Effective and Popular? The Complementarities and Contradictions of Egalitarian Social Policy
Can social policies be both effective at reducing social problems and inequalities, and politically popular? For a long time, scholars have thought that universal social policies were more effective and more popular than policies targeted at the disadvantaged. Scholars have also documented tremendous variation in the extent to which social policies are broadly supported by public opinion, constituencies of beneficiaries, and vested stakeholders. However, some of the most effective policies have little political support, and some of the most popular policies do not really make a difference to social problems and inequalities. Indeed, there could be many variations in the complementarities and contradictions between effectiveness and popularity.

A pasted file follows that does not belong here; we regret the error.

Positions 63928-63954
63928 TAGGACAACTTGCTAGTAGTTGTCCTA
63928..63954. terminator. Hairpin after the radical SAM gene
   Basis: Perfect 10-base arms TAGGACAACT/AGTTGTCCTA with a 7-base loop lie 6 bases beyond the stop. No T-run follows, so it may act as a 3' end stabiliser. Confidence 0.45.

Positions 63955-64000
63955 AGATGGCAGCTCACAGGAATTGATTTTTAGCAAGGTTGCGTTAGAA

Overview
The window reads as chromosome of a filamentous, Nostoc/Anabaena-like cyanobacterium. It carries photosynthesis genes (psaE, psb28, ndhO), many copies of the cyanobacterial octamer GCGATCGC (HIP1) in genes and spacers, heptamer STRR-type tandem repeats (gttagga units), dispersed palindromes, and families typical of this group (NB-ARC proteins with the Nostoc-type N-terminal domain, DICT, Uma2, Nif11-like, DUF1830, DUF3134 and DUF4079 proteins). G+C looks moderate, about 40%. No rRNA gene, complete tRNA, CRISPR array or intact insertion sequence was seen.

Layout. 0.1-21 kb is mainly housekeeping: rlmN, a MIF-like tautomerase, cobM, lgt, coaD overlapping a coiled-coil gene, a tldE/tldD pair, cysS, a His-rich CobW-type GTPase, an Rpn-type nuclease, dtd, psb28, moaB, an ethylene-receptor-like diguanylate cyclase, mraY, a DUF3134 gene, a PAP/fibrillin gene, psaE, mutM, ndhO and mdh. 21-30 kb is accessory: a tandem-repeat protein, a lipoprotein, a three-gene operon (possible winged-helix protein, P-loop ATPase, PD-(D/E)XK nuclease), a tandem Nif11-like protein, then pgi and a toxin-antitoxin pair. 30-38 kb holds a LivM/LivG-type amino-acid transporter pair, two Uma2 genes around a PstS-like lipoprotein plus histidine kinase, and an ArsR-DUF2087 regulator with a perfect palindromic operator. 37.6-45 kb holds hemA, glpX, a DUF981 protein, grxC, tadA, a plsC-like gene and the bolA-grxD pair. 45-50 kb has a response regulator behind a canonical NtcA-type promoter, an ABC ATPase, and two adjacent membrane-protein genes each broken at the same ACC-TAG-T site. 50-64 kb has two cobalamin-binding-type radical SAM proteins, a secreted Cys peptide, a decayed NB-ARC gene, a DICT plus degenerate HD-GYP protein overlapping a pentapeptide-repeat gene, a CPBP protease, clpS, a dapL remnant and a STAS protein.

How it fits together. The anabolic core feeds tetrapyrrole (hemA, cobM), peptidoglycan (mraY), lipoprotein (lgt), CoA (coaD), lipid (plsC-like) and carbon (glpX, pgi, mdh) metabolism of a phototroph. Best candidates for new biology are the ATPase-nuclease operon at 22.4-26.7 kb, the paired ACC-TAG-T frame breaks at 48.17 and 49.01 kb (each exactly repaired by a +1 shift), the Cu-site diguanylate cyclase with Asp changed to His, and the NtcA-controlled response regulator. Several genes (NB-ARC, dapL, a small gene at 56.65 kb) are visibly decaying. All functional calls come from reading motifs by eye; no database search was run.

This conference brings together a set of leading international and interdisciplinary scholars to explore when/how/if social policies have a complementarity or contradiction between effectiveness and popularity.
The conference is co-hosted by the Institute for Public Policy Research (IPPR) in the U.K. Our guests include Ed Cox, Juan Fernandez, Jane Gingrich, David Howell, Gavin Kelly, Michael Kenny, Rick Muir, Lindsay Owens, Nick Pearce, Hanna Schwander, Peter Taylor-Gooby, and Claus Wendt.